Separating the wheat from the chaff
There are a lot of agricultural idioms in our language. You can “put cows out to pasture,” but don’t forget that you will “reap what you sow” when your “chickens come home to roost.” You can “take the bull by the horns,” but just don’t “put all your eggs in one basket.” I could go on until the cows come home, but I better stop before my goose is cooked.
Judaism is full of agricultural metaphors as well. Passover marked the beginning of the barley harvest in ancient Israel, which would continue through Shavuot. There are exactly 49 days between them, which make up the Omer, the “counting of sheaves.” We may not be farmers today as much as our ancestors were, but the agricultural metaphors can still resonate. The Omer is a time of spiritual refinement that mirrors the harvest itself. Before it becomes flour, wheat must be planted, watered, harvested, and go through threshing and winnowing.
The spiritual seeds that you plant are the intentions that you set each and every day. Whether you set the intention of cutting someone off in traffic or of being a more patient person, every action begins with an intention; a seed. This is the time of year to set the intentions that will serve you in living a happier, more meaningful life. Your intention might be to be more loving, more structured, more compassionate, more hard working, more humble, more involved with others, or more self-confident. Some Jews focus on a different intention for each week of the Omer.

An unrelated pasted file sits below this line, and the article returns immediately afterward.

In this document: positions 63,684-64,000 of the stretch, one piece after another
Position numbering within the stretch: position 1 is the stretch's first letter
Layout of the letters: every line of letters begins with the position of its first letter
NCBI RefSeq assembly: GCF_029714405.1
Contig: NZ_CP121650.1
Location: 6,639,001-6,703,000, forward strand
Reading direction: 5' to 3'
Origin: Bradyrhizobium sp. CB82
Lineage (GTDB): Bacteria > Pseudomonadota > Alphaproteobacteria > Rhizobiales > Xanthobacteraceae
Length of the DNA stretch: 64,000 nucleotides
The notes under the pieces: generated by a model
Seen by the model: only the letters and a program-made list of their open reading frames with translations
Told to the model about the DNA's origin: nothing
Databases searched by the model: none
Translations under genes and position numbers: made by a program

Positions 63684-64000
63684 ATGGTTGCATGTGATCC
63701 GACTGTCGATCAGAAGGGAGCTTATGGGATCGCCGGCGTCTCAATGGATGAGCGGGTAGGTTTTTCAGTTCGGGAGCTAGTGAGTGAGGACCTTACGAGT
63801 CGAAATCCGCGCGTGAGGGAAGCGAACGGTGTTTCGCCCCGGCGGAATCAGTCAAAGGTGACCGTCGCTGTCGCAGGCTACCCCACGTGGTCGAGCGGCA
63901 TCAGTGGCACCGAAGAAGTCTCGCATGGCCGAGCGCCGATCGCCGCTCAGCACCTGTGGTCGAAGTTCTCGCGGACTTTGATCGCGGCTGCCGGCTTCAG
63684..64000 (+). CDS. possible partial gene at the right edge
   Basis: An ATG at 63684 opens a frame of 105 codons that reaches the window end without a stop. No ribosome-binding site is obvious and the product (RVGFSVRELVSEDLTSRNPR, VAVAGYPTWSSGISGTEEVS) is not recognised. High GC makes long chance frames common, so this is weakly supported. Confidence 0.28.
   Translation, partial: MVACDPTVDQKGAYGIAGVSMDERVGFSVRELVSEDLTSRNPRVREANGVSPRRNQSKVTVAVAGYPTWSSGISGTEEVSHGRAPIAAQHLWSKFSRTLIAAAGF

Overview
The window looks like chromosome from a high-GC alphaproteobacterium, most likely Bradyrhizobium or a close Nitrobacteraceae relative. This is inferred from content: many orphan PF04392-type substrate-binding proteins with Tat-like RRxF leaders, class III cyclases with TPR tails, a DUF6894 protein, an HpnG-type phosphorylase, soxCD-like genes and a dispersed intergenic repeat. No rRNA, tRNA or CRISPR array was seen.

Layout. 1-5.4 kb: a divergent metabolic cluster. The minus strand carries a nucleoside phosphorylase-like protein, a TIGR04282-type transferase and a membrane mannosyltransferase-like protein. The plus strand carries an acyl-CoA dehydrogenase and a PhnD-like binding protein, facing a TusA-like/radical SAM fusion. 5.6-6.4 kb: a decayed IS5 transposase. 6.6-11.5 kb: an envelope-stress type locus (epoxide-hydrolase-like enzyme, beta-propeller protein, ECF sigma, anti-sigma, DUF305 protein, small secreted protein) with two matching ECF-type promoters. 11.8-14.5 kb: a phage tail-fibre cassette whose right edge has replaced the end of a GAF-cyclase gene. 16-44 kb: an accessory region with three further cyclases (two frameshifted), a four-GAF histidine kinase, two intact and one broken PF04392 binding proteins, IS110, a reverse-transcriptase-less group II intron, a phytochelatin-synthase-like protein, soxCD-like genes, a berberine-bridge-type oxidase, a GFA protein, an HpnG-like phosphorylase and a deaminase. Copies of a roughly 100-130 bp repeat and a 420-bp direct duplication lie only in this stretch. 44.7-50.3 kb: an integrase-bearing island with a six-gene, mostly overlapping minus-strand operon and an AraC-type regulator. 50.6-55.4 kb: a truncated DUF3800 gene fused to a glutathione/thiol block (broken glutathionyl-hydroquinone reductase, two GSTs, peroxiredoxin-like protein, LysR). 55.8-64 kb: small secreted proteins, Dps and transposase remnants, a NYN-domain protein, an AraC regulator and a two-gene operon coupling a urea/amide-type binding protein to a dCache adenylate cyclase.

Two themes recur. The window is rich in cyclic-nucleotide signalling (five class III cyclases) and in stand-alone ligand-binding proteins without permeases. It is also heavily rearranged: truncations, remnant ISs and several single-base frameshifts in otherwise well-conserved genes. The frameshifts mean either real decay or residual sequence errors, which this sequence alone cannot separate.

But the seed will not grow un- less you water it. Our intentions don’t amount to anything unless we develop them into habits. As with intentions, some habits are better than others. The more you act on your good intentions, the more you will develop good habits. It’s that simple. However, there comes a time to gather and examine what you have grown. When farmers harvest the grain, they see whether the crop was successful, and reflect on what made it successful or not. If a habit is not developing the way you hope, it is important to recognize what is not working, and to acknowledge why something might be more difficult than you first thought. That self-awareness will help you be more successful each year.
Everyone experiences difficulties along the way. It might even feel like life is beating you down. Harvested grain goes through a process of being beaten down, called threshing. In ancient times, bundles of grain were beaten with a hammer or other tool to knock loose the nutritious seeds from the stalk. Spiritual work always comes with challenges, but the way we recover from those challenges reveals who we really are.
The last step of harvesting is called winnowing. In ancient times, this was done on a windy day. The seeds would be slowly poured from one container to another, and the wind would blow away any dust and detritus (the chaff) that was mixed in with the seeds. It is important in life to get some fresh air now and again. Our cluttered minds need winnowing to clear out the chaff that can distract us and get in the way of our happiness. So take a deep breath, and take on counting the Omer this year.
Rabbinically Speaking is published as a public service by the Jewish Press in cooperation with the Tampa Rabbinical Association which assigns the column on a rotating basis.